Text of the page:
Friday, July 27, 2012

Korean Dragonfly

In Tuesday's post, we featured an official Navy photo of a Sikorsky HO3S-1, so it seemed natural for today to follow-up with an unofficial snapshot of the Army's version of the same helo, the R-5/H-5 Dragonfly. The small print has no indication of where or when this was taken, but it appears to be at in Korea, likely a field hospital. (Yes, the song Suicide is Painless is indeed running through my head as I write this post.)

I have confess that I'm a bit intrigued by what's going on...the tail rotor is spinning, so chances are that this ship just landed, rather than is getting ready to take off (not to mention the fact that there's a soldier kneeling down near the tailrotor, apparently taking a photo - anyone in that are would be a huge safety violation in today's world). The large crowd is being drawn by something, but what?

The Dragonfly shown is serial 47-484, one of 11 R-5Fs built. The R-5 (known as the H-5 after 1948) was based on Igor Sikorsky's earlier R-4. The prototype first flew in 1943, but development was too slow for practical use during WWII. But in Korea, the idea of a machine that could be used to rescue injured soldiers and downed aviators behind enemy lines blossomed. It became the first helo widely used by the military, and the first to be used as a rescue ship in Korea. By the middle of 1953, Army helicopters rescued 1,273 injured in a single month, according to an article in Aviation History magazine.

For all its successes, though, the H-5 was still a very early helo, and naturally had a lot of limitations. Though powered by a 450-horse Pratt R-985 radial engine buried inside behind the cabin, it was still quite under-powered. It had CG issues as well, and each came equipped from the factory with two iron bars wrapped in canvas that the pilot could move around to balance the ship out, depending the load. Such accessories were frequently lost, of course, so pilots would resort to bags of sand, bottles of water, or even rocks. If nothing was available, the top speed was limited to a pokey 25 knots.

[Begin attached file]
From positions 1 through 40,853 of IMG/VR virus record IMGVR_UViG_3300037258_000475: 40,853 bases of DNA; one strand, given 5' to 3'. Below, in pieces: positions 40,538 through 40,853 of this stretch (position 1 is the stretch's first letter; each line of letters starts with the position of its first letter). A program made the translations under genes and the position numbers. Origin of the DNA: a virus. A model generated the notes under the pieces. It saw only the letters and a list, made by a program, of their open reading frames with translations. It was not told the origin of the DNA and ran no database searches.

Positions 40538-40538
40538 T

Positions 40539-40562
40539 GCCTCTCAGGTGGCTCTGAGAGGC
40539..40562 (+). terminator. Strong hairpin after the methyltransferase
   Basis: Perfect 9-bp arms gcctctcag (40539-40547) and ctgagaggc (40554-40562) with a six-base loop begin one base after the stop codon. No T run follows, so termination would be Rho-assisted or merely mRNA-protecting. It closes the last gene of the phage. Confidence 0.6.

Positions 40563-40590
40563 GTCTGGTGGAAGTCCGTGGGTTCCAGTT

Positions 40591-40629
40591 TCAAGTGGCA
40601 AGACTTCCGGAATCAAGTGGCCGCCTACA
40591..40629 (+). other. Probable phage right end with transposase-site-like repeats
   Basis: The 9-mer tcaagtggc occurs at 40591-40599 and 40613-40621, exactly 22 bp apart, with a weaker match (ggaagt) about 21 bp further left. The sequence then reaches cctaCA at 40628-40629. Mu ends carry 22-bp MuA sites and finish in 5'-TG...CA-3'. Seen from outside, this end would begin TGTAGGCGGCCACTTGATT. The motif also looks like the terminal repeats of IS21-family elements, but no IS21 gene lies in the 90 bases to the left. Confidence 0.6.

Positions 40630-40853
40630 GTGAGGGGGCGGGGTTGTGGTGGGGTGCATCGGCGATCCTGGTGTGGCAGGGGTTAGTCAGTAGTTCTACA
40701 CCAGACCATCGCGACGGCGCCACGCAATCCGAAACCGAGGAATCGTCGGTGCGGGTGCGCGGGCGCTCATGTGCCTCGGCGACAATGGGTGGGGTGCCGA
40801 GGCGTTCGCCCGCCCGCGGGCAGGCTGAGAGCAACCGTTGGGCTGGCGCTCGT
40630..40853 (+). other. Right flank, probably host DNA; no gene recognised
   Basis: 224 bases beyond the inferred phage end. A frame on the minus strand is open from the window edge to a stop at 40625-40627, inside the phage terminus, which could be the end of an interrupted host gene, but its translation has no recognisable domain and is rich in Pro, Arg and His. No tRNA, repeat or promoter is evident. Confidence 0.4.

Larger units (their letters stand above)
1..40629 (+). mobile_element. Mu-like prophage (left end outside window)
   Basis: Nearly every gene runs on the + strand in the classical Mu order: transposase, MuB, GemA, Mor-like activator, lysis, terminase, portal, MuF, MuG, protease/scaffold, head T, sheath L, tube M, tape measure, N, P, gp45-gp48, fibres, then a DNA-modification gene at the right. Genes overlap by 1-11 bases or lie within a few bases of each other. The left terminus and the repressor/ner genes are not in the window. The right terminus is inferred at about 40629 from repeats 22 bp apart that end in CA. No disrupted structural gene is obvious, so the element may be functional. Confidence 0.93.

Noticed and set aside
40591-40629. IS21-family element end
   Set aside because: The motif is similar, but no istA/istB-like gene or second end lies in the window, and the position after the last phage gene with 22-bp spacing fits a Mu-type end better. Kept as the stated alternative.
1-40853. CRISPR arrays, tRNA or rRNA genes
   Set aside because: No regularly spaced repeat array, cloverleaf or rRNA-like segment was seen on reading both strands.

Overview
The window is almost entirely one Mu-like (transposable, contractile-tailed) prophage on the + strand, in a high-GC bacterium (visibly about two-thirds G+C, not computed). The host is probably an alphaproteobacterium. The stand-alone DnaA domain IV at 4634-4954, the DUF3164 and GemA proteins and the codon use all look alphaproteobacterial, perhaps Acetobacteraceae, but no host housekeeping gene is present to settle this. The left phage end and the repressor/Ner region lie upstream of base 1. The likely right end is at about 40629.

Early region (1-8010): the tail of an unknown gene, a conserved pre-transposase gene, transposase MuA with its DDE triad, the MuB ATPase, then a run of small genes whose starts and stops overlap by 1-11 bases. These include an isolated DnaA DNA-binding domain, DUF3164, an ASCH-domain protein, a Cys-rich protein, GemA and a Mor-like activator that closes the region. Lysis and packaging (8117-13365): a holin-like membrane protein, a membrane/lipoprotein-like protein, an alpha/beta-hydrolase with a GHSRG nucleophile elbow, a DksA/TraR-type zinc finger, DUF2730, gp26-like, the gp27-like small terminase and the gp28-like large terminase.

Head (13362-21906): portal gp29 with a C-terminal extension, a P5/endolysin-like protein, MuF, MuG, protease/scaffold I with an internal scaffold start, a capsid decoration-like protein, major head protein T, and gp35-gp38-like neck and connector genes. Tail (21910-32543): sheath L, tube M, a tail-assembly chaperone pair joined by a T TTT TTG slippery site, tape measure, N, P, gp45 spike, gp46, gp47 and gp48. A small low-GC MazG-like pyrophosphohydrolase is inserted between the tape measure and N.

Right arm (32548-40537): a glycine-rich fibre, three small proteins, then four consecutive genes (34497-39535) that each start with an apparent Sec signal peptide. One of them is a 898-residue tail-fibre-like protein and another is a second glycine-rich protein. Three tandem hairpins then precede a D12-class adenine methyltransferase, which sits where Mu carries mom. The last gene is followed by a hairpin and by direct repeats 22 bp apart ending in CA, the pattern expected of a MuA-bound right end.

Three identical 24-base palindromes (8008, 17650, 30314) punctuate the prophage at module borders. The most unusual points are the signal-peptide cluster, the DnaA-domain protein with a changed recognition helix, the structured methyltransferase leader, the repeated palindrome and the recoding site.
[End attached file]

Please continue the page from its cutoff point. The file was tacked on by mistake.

Maj. Richard Kirkland (ret) was an H-5 pilot in Korea, and told The Army Times in 2011, “By today’s standards, it had limited lifting capacity and short range. For its time, though, the H-5 marked a revolution. It enabled us to fly behind enemy lines, land almost anywhere, and pick up a ‘friendly’ who needed rescuing.”

The intense work that the H-5 was subjected to in Korea led to rapid improvements in helicopter design, which were reflected in the H-19 Chickasaw, the next major SAR design used by the military, and the ultimate replacement for the Dragonfly. Production ended in 1951, and by 1957, all the the H-5s had been retired.

Note the external medivac stretcher pod

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